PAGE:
Alan Pizer is a Senior Lecturer of Art History. He received his Doctorate in the Humanities at the University of Texas at Dallas. He received an M.A. in Art History at the University of Texas at Austin and a B.A. in Art History at the University of Wisconsin–Madison. Dr. Pizer’s current research includes a re-examination of the selection and adaptation of French Revolutionary symbols and allegory. This research bridges his interest in the diversity of Hellenistic forms with its creative re-appropriation in the context of Revolutionary political culture. Dr. Pizer taught Art History in the Florence Study Abroad Program for four years (Summer 2010–2012, 2015) and served as the Study Abroad Program Director for three years. He teaches courses on ancient Hellenistic art and architecture, Renaissance art and architecture, eighteenth-century art and politics, and Asian art and culture. He also teaches survey courses such as Ancient to Medieval Art and Renaissance to Modern Art and the General Studies course Introduction to the Fine Arts. As the former Correspondence Studies instructor-grader for Introduction to the Fine Arts, he wrote the course study guide lesson plan and chapter summaries.
Shannon Faseler earned a Bachelors of Fine Arts from the University of Texas at Austin by following her life long passion for studying and producing art. A Masters of Fine Arts from the School of The Art Institute of Chicago followed shortly after. It was during graduate school, as a teaching assistant, that a love of teaching developed. After graduation, and a move to the more temperate climate of the west coast, Faseler accepted teaching positions in both studio and art history departments at several Orange County colleges. In addition to teaching, Faseler was appointed Gallery Director at Irvine Valley College. Recently, she has returned home to Texas and is currently establishing her studio practice while teaching at Texas State University. She continues to exhibit her personal work both locally and nationally. You can read Faseler's full CV here.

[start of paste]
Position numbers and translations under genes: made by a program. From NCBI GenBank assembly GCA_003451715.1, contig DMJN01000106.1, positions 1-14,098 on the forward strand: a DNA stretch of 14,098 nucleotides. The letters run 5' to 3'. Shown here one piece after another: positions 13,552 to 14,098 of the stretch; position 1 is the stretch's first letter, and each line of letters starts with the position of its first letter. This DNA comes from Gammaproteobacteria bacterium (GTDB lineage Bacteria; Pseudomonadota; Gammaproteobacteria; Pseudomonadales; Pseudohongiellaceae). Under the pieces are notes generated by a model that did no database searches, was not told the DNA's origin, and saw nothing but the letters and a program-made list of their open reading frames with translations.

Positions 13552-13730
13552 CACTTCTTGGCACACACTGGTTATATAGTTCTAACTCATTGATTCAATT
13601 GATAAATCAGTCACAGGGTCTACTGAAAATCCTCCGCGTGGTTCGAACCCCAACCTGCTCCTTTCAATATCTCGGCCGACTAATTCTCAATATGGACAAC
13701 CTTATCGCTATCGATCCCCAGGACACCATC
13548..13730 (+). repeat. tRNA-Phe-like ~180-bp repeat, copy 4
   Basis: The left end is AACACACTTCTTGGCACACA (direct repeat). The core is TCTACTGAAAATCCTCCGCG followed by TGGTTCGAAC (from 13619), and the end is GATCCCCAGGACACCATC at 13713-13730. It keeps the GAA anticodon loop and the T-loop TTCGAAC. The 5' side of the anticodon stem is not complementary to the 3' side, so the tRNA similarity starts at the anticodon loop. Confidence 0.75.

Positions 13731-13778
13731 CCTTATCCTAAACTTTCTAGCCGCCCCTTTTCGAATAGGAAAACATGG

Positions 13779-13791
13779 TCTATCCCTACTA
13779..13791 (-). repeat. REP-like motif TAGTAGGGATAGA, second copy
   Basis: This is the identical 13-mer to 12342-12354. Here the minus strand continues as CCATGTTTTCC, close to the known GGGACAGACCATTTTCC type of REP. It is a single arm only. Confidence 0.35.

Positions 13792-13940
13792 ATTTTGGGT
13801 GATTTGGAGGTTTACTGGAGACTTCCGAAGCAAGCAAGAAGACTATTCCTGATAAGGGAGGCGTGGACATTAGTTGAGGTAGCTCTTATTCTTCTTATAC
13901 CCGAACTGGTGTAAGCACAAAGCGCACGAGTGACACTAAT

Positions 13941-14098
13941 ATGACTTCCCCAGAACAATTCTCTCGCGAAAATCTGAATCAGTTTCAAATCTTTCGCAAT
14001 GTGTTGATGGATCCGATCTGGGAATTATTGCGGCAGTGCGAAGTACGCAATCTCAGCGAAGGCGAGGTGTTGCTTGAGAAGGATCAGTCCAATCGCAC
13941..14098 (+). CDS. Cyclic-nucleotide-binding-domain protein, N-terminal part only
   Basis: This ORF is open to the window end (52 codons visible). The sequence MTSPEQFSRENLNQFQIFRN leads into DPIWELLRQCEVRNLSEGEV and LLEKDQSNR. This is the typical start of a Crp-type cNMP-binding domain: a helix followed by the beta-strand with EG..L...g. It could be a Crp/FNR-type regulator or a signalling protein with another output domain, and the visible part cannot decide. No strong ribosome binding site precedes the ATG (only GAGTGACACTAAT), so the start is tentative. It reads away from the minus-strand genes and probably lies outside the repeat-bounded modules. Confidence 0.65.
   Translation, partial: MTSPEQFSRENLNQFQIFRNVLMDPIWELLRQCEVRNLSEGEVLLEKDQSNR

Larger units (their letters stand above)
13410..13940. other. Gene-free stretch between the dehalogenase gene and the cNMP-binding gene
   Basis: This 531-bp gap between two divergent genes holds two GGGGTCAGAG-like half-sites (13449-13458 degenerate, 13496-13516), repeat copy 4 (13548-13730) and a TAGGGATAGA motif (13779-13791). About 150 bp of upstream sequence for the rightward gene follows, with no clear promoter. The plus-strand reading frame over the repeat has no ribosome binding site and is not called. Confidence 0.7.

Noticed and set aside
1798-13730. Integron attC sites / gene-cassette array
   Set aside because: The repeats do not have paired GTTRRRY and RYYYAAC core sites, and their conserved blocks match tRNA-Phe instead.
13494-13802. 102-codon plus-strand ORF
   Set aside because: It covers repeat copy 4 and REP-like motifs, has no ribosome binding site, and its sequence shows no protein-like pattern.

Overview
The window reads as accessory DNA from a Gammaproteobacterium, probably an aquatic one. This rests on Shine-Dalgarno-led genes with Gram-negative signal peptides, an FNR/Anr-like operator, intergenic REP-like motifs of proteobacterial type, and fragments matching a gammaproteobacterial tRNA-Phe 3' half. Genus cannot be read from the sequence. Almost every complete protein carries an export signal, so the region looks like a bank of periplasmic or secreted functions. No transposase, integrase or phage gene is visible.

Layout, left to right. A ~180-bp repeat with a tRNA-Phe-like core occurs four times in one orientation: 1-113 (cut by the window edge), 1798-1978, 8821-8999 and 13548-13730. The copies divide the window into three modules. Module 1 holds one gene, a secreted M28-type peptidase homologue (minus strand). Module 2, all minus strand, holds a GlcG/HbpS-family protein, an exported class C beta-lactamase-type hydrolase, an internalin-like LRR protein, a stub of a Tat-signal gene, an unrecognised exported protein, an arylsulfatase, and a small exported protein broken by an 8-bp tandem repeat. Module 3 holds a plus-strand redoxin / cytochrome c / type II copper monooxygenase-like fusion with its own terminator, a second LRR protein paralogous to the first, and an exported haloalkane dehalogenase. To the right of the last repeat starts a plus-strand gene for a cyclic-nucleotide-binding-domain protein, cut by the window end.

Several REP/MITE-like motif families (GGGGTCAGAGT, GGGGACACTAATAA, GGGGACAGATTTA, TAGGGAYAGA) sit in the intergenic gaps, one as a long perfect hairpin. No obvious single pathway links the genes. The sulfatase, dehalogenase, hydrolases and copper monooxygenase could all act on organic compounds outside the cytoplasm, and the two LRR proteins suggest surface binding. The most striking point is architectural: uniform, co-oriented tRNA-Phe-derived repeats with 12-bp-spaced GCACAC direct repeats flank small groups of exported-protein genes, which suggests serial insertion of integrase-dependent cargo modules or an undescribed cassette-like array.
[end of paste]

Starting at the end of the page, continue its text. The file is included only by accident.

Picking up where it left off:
Estéban Hinojosa is an alumnus of both Design and Art History programs at the University of Texas at Austin. He has lectured multiple semesters on Italian Art History and Culture at Southwestern University in Georgetown. An Adjunct Professor of Art History at Austin Community College, he regularly teaches Art Historical Surveys I & II, as well as Introduction to Visual Arts. As a Graphic Designer and Publications Assistant at UT’s Institute of Classical Archaeology, he contributed to several books on excavations in southern Italy and the Black Sea. He has just completed a year-long sabbatical in Turkey, visiting archaeological sites and museums alongside his wife, a PhD candidate at the University of Texas.